That conversion happened today and, as a result, we will no longer be going to the coin laundry. I won't miss that particular chore.
Wednesday, December 22, 2021
Red State's Nick Arama reprints a Elon Musk quote about the evil of being "woke."
At its heart, wokeness is divisive, exclusionary, and hateful. It basically gives mean people a shield to be cruel, armored in false virtue.
The strange dude really does get it, doesn't he? And see what he said of Sen. Elizabeth "Pocahontas" Warren (D-MA), who erroneously claimed he doesn't pay federal taxes.
If you could die by irony, she would be dead.
Imagine giving an interview to the satirical Babylon Bee. Musk could have a reasonable career writing dialog for SNL.
Musk is a latter-day polymath. It appears he hopes to found a Mars colony and maybe retire there.
Tuesday, December 21, 2021
Monday, December 20, 2021
Roughly 24 hours from now, our planet reaches what we call the Winter Solstice in the Northern Hemisphere. It is one of the two points in its 365¼ day trip around the sun at which the axial tilt is maximized, the other occurring in June.
We in the Northern Hemisphere experience tomorrow as the shortest day and longest night of the year. Our friends in the Southern Hemisphere have the opposite experience tomorrow, the longest day and shortest night of the year.
Tomorrow winter officially begins for North America, Europe and Asia, summer begins for those in Argentina and Australia. The farther from the equator one lives, the greater the differences experienced.
For Singapore - located on the equator - the seasons are no big deal. For near-polar Fairbanks and Ushuaia the solstices are dramatic. Twenty-four hour darkness for one, twenty-four hour daylight for the other.
Decades ago in mid June the DrsC were in Fairbanks, AK, traveling in our little motor home. Just for fun I stepped outside at 1 a.m. and, with much younger eyes, could read a newspaper in the slightly gloomy twilight. The arctic mosquitoes were pretty bad, as I remember, and I didn’t linger.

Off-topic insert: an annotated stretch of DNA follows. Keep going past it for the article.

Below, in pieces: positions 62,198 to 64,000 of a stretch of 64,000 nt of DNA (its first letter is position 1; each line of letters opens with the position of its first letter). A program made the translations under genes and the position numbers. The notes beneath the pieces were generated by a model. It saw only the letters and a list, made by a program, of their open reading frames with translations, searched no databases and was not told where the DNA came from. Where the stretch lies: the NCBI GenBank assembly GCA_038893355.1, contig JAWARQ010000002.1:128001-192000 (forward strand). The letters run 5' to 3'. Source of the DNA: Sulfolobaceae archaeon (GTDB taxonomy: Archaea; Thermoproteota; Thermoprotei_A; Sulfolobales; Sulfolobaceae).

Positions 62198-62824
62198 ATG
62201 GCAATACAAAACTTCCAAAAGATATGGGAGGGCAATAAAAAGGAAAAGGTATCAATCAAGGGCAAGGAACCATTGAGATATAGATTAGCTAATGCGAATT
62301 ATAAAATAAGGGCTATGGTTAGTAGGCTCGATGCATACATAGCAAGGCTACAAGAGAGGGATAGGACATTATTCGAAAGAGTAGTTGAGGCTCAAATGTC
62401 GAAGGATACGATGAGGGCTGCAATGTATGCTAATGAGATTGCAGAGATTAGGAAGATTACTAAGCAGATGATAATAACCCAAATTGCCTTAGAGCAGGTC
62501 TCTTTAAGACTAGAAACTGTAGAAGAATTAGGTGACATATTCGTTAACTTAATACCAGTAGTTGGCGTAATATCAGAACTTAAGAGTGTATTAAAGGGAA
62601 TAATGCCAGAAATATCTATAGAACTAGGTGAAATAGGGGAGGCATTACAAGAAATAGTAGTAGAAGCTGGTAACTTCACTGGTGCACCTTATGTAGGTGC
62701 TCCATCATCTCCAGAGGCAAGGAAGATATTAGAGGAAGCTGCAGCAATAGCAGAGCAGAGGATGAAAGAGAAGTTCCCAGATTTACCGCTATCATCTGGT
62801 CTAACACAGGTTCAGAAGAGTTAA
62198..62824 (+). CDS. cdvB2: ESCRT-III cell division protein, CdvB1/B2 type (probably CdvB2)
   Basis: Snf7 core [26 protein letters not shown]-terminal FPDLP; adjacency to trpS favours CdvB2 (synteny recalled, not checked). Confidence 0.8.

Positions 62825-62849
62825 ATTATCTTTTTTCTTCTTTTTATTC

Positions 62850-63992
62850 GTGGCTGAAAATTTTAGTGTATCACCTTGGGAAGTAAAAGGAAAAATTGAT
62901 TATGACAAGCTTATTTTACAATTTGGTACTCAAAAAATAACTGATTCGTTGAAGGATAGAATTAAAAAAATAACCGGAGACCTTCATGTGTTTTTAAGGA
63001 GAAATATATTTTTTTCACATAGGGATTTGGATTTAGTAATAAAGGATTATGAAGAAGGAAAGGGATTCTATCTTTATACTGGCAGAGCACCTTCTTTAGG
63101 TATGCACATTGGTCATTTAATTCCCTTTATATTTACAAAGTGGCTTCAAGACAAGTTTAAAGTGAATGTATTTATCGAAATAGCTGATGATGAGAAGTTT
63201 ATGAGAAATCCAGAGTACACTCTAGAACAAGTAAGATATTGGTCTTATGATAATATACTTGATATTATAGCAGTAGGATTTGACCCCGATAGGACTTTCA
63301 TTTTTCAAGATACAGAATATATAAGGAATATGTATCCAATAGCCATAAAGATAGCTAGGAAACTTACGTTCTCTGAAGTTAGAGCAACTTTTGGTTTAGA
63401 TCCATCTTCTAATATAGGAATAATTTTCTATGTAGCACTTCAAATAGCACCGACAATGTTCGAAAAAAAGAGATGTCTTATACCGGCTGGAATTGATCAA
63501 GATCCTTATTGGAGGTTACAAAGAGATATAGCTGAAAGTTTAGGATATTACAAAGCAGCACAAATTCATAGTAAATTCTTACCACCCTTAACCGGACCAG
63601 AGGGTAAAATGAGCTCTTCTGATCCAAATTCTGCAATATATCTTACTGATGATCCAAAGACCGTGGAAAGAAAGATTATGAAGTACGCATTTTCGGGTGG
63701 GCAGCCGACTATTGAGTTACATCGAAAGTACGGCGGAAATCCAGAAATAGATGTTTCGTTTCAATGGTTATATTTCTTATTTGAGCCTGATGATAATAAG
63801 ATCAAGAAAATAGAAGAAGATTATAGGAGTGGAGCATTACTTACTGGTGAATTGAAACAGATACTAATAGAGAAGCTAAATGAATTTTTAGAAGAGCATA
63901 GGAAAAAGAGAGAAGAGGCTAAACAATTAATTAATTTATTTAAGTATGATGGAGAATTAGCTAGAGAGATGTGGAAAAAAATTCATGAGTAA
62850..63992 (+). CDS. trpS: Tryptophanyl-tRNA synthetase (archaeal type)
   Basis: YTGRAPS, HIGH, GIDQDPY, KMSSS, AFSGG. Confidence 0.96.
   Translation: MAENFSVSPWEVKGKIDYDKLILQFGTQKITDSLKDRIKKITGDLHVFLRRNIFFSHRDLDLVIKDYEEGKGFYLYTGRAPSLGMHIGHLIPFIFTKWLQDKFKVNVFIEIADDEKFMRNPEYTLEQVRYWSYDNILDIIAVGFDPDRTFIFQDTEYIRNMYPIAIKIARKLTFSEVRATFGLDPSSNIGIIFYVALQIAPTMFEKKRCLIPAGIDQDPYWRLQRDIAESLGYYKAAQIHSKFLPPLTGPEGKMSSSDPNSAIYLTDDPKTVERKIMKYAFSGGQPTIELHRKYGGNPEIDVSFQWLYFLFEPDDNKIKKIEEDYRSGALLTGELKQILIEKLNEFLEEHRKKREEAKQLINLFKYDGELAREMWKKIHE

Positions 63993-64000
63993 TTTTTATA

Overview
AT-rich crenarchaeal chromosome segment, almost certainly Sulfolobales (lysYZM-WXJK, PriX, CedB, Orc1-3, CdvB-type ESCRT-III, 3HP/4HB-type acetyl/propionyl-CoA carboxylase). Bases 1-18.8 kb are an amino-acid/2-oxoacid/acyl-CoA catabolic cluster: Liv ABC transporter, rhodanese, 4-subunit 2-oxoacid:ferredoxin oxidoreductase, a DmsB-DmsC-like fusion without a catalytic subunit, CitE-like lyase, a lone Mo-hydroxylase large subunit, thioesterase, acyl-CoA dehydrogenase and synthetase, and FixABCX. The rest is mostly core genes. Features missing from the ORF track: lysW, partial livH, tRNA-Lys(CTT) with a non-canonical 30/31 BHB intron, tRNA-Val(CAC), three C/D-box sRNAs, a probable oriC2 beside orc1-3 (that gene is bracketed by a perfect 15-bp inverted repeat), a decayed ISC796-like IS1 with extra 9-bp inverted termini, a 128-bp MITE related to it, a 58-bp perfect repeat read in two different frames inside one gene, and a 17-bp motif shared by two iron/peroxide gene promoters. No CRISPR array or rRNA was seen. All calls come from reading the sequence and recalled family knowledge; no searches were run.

Sunday, December 19, 2021
BBC News reports leftist protest leader Gabriel Boric has won the Chilean presidential runoff election, defeating rightist José Antonio Kast. With just over half the votes counted, Boric was ahead 56% to 45% and Kast has conceded.
Economically strong Chile now begins on a path which leads to the same sort of economic meltdown formerly wealthy Venezuela has experienced under Chavez and Maduro. How far down the path they go remains to be seen.
Latin America has once again demonstrated its characteristic cultural weakness, snatching economic defeat from the jaws of victory. I hypothesize the fault arises in the shared Iberian colonial heritage.
Instapundit links to a report from The College Fix which indirectly makes fun of claims made by an ethnically Asian professor at North Carolina State University.
KangJae “Jerry” Lee, of NC State’s College of Natural Resources who has a PhD in Park and Tourism Sciences, says the dearth of black Americans in activities such as hiking, fishing and hunting can’t be explained away by cultural differences or income level. “Systemic racism” is the culprit.
Lee said “The issue becomes excruciatingly clear that historical institutional racism has banished people of color from the great outdoors.”
I think Lee is being "woke" while angling for a fat anti-discrimination research grant to "buy himself out of the classroom." He is, however, totally correct that Blacks are underrepresented in the utilization of our National Parks and Forests. However, one does see a few Blacks in these outdoor recreation spots, and nobody hassles them or makes them unwelcome.
In dismissing "cultural differences" Dr. Lee makes a major error; cultural differences totally explain Black underrepresentation in camping and RVing. Non-Blacks don't understand the extent to which Black Americans strive to avoid being accused of "acting White."
Friday, December 17, 2021
The Wall Street Journal has gained access to a Comscore study funded by The Washington Post which shows most mainstream media has lost subscribers and viewers since the Trump presidency ended. The WSJ reports:
[WaPo]Executive Editor Sally Buzbee said she was struck by a presentation showing that in one stretch of 2019, nearly all of the 50 most popular articles on the Post’s home page were related to politics, whereas in the same period of 2021, just three of the top 10 were related to politics.
The site had about 66 million monthly unique visitors in October, down 28% from last year. Most major publishers have suffered audience declines from 2020, when national politics and the Covid-19 pandemic lifted readership. Several of the Post’s rivals, including the New York Times, the Journal, Vox Media and CNN, had smaller declines in that time frame, according to the document, which cited data from Comscore. Other politics-focused publications, including the Hill and Politico, had traffic declines greater than the Post’s during that period, according to the document.